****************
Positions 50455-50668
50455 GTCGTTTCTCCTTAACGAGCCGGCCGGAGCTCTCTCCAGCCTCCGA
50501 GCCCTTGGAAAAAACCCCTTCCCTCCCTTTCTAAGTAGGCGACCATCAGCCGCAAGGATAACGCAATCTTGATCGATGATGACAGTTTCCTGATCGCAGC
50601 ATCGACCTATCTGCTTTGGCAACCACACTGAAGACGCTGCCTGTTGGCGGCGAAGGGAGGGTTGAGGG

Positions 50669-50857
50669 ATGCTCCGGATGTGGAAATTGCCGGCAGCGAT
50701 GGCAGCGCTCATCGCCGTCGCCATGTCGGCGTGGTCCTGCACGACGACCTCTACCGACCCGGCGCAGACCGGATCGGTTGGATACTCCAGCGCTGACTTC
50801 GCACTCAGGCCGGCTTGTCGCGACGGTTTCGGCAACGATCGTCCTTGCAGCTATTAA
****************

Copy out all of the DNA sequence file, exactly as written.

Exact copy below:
Positions 50455-50668
50455 GTCGTTTCTCCTTAACGAGCCGGCCGGAGCTCTCTCCAGCCTCCGA
50501 GCCCTTGGAAAAAACCCCTTCCCTCCCTTTCTAAGTAGGCGACCATCAGCCGCAAGGATAACGCAATCTTGATCGATGATGACAGTTTCCTGATCGCAGC
50601 ATCGACCTATCTGCTTTGGCAACCACACTGAAGACGCTGCCTGTTGGCGGCGAAGGGAGGGTTGAGGG

Positions 50669-50857
50669 ATGCTCCGGATGTGGAAATTGCCGGCAGCGAT
50701 GGCAGCGCTCATCGCCGTCGCCATGTCGGCGTGGTCCTGCACGACGACCTCTACCGACCCGGCGCAGACCGGATCGGTTGGATACTCCAGCGCTGACTTC
50801 GCACTCAGGCCGGCTTGTCGCGACGGTTTCGGCAACGATCGTCCTTGCAGCTATTAA